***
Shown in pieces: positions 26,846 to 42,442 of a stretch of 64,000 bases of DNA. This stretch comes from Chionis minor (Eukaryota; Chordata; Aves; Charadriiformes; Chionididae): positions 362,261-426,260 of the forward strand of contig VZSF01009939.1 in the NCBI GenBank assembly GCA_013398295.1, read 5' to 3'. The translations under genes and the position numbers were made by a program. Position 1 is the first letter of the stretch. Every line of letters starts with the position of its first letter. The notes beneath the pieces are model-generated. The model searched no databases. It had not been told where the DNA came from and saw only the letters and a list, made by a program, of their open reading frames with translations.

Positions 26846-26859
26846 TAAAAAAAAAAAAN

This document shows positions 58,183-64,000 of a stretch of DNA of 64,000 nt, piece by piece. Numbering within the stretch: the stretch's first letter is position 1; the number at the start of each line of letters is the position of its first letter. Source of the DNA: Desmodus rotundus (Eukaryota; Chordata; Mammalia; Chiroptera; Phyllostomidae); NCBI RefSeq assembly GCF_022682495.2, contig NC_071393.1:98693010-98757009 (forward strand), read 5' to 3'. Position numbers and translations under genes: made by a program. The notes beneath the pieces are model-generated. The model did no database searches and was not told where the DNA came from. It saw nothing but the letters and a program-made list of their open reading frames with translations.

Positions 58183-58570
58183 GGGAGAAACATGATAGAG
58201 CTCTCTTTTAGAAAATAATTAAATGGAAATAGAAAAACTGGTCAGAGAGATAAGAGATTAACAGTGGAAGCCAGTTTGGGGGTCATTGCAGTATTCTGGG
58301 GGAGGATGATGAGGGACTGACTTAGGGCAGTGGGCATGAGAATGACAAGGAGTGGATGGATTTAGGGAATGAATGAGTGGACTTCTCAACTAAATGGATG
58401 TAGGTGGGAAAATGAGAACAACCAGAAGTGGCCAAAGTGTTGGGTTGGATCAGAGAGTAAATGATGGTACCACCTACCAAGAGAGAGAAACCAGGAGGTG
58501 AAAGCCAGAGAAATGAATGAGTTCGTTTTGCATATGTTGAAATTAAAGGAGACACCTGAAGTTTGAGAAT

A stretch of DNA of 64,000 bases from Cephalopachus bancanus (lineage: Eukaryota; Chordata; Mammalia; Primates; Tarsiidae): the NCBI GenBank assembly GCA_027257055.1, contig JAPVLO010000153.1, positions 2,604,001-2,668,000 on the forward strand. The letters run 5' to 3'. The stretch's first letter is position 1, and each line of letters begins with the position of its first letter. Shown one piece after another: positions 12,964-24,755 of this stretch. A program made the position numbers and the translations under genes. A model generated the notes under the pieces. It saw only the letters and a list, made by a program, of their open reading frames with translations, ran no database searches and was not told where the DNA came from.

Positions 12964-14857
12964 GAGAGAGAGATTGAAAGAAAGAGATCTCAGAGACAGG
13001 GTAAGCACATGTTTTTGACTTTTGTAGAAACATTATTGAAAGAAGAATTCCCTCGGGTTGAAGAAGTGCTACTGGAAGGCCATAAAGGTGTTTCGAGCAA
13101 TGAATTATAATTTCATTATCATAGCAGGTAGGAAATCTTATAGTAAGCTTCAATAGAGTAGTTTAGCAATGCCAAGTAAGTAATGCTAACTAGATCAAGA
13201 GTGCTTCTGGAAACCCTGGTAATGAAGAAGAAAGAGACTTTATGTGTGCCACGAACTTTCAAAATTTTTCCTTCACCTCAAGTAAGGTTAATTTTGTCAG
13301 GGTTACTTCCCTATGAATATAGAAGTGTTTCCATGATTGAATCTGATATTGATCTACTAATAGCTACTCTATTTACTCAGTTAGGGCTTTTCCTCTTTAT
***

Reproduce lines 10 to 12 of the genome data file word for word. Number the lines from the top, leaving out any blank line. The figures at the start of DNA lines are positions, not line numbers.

58501 AAAGCCAGAGAAATGAATGAGTTCGTTTTGCATATGTTGAAATTAAAGGAGACACCTGAAGTTTGAGAAT

A stretch of DNA of 64,000 bases from Cephalopachus bancanus (lineage: Eukaryota; Chordata; Mammalia; Primates; Tarsiidae): the NCBI GenBank assembly GCA_027257055.1, contig JAPVLO010000153.1, positions 2,604,001-2,668,000 on the forward strand. The letters run 5' to 3'. The stretch's first letter is position 1, and each line of letters begins with the position of its first letter. Shown one piece after another: positions 12,964-24,755 of this stretch. A program made the position numbers and the translations under genes. A model generated the notes under the pieces. It saw only the letters and a list, made by a program, of their open reading frames with translations, ran no database searches and was not told where the DNA came from.

Positions 12964-14857